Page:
In addition to Collmer's work on Maui, he has taught theater in his hometown of Upper Bucks County, Pa., and at the University of Illinois. Prior to coming to Maui he was with the prestigious Scottsdale Center for the Arts in Arizona. In light of the current troubles in the United States, Collmer added, "When you think about the 99 percent, Occupy Wall Street and Marley's speech (in "A Christmas Carol") that "mankind should have been my business," over 150 years later those words are stronger than ever and perhaps even more relevant today."
* "A Christmas Carol" will open the day after Thanksgiving, Nov. 25, and run weekends through Dec. 11. For more information contact Maui OnStage at 244-8680 or visit mauionstage.com.
Baldwin High School Performing Arts Learning Center and the Baldwin Theatre Guild have added an additional weekend of their hit production, "Snow White and the Seven Dwarfs," a musical based on the story by the Brothers Grimm, through Sunday at the Baldwin High School Loudon minitheater. The book, music and lyrics are by Carol Weiss; Linda Carnevale directs.
* The final three performances are at 7:30 p.m. Friday and Saturday and 5 p.m. Sunday. Tickets are available at the door only: $10 for adults, $8 for seniors and $6 for 17 and younger. The box office will open one hour prior to showtimes and seating begins a half-hour prior to the performance.
Also this weekend
The Seabury Hall middle school presents its annual play this weekend, "Amanda Danger" by Robert Lawson. Big-city reporter Amanda Danger wants to cover something new, and when her editor sends her to Venice she gets her chance. Lawson describes his tale as a "noir comedic action adventure." "Amanda Danger" is appropriate for audiences of all ages.
* Performances are at 7 p.m. Friday and Saturday and 3 p.m. Sunday in the performing arts center at Seabury Hall. Tickets - $8 for adults, $6 for seniors and $4 for students - may be reserved by calling 573-1257.
MAPA announces new winter classes! Artists Francis Tau'a and Tina Kailiponi will teach two winter drama camps running 9 a.m. to 2 p.m. Dec.19 to 23 and 26 to 30. Students ages 5 to 9 may sign up for one or both weeks. They will have fun with acting, music, movement and visual arts.
Winter dance camp, taught by Rebecca Owen, will cover skills in ballet, tap, hip-hop, memorization, flexibility, coordination and teamwork. Geared for students ages 6 to 10, the dance camp runs from 9 a.m. to 2 p.m. Dec. 26 to 30. The camps culminate in performances of original productions for family and friends on the last day of each week. Tuition is $175 per week.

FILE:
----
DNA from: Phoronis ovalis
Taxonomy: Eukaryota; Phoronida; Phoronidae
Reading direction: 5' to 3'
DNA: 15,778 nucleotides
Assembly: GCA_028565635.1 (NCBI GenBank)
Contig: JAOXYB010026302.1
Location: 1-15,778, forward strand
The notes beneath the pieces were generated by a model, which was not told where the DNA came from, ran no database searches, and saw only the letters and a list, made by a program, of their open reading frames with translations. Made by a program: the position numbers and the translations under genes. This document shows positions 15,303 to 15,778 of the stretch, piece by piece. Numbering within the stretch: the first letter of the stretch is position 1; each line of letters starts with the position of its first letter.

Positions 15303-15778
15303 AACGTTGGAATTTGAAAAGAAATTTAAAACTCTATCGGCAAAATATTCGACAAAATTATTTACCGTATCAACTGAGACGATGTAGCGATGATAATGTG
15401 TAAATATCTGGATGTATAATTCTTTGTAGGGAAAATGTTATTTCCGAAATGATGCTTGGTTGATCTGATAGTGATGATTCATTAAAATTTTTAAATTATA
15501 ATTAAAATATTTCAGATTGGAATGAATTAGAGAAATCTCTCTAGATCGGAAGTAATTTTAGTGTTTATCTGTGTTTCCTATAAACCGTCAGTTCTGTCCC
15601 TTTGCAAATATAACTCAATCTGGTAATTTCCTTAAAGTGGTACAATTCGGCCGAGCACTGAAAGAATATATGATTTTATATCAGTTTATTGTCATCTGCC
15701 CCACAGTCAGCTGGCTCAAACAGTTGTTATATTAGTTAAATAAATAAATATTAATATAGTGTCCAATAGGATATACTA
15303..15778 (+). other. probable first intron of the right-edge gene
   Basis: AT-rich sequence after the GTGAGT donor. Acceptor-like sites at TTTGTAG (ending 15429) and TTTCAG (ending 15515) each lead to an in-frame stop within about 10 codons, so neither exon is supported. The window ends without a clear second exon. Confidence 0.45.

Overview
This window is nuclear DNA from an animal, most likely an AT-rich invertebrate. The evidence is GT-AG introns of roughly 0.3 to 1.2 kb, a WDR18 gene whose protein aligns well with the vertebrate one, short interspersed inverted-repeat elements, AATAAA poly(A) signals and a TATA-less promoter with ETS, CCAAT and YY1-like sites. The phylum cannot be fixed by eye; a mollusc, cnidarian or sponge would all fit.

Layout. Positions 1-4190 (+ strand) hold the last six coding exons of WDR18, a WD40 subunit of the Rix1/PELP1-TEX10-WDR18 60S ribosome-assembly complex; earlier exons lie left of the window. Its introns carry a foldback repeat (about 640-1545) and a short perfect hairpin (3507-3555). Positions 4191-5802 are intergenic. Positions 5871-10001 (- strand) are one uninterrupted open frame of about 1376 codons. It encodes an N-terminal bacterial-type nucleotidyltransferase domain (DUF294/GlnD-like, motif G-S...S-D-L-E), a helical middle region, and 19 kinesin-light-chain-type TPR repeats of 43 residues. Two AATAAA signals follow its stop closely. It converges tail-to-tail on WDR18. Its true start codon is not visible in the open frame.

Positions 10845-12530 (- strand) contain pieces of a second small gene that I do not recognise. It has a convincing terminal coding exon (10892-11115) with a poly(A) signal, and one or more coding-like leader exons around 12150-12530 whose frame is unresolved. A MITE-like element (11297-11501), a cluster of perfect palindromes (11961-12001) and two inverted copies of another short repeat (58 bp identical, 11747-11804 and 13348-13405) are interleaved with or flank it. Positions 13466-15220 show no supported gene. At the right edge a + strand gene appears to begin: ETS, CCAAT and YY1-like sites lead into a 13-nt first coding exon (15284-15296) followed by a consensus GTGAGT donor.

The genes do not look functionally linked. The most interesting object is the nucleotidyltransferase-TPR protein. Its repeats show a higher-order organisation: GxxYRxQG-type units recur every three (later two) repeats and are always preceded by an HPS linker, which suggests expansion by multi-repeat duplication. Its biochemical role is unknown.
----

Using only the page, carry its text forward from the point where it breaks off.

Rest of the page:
In the winter ballet camp, 9 a.m. to noon Dec. 19 to 23, students in levels I/II and II (ages 10 and older) will work with ballet mistress Barry Brinker Jones to enhance technique, work on pre-pointe conditioning and learn holiday choreography. Tuition is $150.
The dance smorgasbord workshops for ages 12 to adult will run 5:30 to 7:30 p.m. Dec. 20 to 22. MAPA alumni Rachel Berman, Julia Cost and Ali McKeon return from the Mainland for the holidays to teach three workshops in modern, modern partnering, contemporary and lyrical jazz for intermediate and advanced dancers. Cost is $20 for one workshop or $55 for three workshops. All the camps are held at MAPA Main Studios in Wailuku. Space is limited, so register early. To download a registration form, go to mauiacademy.org or call 244-8760.
Details, applications and regulations for the second annual Maui Fringe Festival are now available at the Maui OnStage website. One- act plays of 60 minutes or less may now be submitted for the three-day theater marathon to be held Memorial Day weekend, 2012. Writers of all experience levels are encouraged to submit their original performance pieces.
If you didn't attend last year's Fringe, here's how it works: Multiple production companies pack their shows into a suitcase or two and present a bare production every hour or so for three days.
Writer/producers pay $500 to perform their show three times at the Historical Iao Theater and receive 50 percent of their box office sales. Maui OnStage provides publicity, a house staff, a tech crew, backstage help and general assistance. No one ever got rich doing a Fringe Fest, but it's a wonderful way to get your play up on its feet.
Submission will be considered until mid-January, and the winning entries will be announced in February.
To submit, mail a copy of your original script along with a $20 submission fee to Maui OnStage, 68 N. Market St., Wailuku 96793. For more information and a printable application, visit mauionstage.com.